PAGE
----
But let that be. I think that Joyce — an MFA-wielding disciple of the Iowa Writer’s Workshop — was reacting against a different and more substantial opponent, the Victorian sentimental novel. “Sentimental” in this context has a precise, technical meaning: it refers to art that tries to teach us how we ought to feel. This was a great project of the 19th century: think Dickens and Trollope and Victor Hugo: the purpose of the plot was to show you how a good person ought to think about the world.

Modernism saw this use of plot as a chump’s game. Authors contrive events to show that the good end well and the bad end otherwise. Virtuous and compliant women were rewarded with industrious husbands and loving sons; women who strayed or rebelled received tuberculosis and poverty. The world we know isn’t like that. You can’t look at an ugly man and know he is wicked; you can’t glance at a poor woman and know her to be unworthy. It’s easy to lie in the sentimental novel, to set up the fictive world so that wealth and power are synonymous with virtue.

In writing, the reaction against the sentimental novel is called Modernism. People devised different ways to avoid dishonest sentiment. You could try to speak to the unconscious: Brecht and Gertrude Stein and sometimes James Joyce. You could strive to speak directly and truly, about things everyone knows and in language everyone uses: Hammett and Hemingway, Faulkner and Lawrence. You could speak to the concerns of people who don’t generally show up in literature and who have no reason to lie: Huck Finn, Carrie Meeber, Proust’s Narrator, or the speakers in Frost’s early dramatic poems like “Death Of The Hired Hand”. You could avoid plot altogether, or turn plot on its head, or subvert your own plots.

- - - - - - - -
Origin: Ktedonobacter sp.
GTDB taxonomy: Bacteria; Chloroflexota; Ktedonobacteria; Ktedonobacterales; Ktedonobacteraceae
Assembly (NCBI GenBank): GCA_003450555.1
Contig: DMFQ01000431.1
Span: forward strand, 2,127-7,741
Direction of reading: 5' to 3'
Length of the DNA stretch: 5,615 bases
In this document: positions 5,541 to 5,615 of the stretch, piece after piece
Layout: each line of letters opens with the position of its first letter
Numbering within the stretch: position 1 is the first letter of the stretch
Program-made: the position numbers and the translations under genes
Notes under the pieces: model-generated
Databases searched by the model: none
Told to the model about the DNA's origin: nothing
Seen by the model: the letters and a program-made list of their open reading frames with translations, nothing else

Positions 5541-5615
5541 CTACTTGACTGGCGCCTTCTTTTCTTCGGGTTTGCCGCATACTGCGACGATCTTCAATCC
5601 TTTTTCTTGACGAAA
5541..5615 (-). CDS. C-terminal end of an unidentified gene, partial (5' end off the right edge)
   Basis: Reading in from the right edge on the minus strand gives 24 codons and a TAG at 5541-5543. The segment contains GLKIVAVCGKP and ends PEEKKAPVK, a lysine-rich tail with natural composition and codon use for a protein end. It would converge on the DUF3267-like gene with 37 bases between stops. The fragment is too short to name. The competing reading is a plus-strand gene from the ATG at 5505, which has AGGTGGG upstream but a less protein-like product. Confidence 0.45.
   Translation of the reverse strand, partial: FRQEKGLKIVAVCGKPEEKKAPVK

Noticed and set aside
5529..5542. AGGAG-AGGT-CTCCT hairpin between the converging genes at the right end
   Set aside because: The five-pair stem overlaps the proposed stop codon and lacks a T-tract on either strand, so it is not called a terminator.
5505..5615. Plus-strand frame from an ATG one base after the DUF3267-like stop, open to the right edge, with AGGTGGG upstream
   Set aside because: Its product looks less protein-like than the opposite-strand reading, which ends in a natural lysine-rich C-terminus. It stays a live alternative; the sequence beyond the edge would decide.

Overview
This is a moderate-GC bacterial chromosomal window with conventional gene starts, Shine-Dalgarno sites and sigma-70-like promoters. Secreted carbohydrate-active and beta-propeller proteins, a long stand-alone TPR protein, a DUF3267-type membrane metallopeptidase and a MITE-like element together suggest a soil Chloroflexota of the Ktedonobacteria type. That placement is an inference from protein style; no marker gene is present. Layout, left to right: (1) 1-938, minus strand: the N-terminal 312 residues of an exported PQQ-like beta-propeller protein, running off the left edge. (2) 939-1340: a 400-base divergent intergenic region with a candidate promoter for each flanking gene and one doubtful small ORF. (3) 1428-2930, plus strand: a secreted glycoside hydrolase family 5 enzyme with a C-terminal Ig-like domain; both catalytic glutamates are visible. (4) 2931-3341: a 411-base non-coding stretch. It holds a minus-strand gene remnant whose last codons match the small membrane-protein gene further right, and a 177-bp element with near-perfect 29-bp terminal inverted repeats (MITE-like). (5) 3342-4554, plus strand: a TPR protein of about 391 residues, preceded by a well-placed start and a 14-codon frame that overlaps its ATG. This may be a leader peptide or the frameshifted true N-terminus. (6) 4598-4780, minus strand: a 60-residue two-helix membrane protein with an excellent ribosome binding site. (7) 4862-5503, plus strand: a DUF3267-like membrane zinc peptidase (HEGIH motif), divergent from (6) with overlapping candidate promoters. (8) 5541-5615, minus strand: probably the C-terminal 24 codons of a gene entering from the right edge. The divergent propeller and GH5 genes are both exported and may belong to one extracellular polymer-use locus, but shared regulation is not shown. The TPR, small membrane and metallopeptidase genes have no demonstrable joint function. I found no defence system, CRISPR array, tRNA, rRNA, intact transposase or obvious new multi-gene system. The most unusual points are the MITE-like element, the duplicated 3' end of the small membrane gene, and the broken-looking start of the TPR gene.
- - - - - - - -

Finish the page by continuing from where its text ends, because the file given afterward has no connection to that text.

It’s this crusade — the crusade against sentimental dishonesty — in which Joyce has enlisted. His opponent is sentimental, slanted, dishonest propaganda, not IF.

Moreover, “Nonce Upon Some Times” was written in 1997, the turning point in a generation-long interrogation of the relationship between text and meaning. Is the meaning of a story contained in the marks on the page? Reflection gradually showed that readers construct meaning from the intersection of what they know and what the text says. Readers matter, and different readers read differently. This ultimately led people to wonder whether there was any inherent meaning in a text, whether there was anything there that some reader might not turn entirely on its head; this got sorted out eventually, but for a few years it was a near-run thing. Links make this tangible: everyone reads differently, but that difference is easy to hide when we're talking about The New Yorker. When the way you read means you see different words on the screen, it’s harder to argue that the reader is merely a passive recipient of information transfer.

Joyce’s disinterest in branching narrative is not an attack on IF; it's a rejection of Horatio Alger and Carolyn Keane.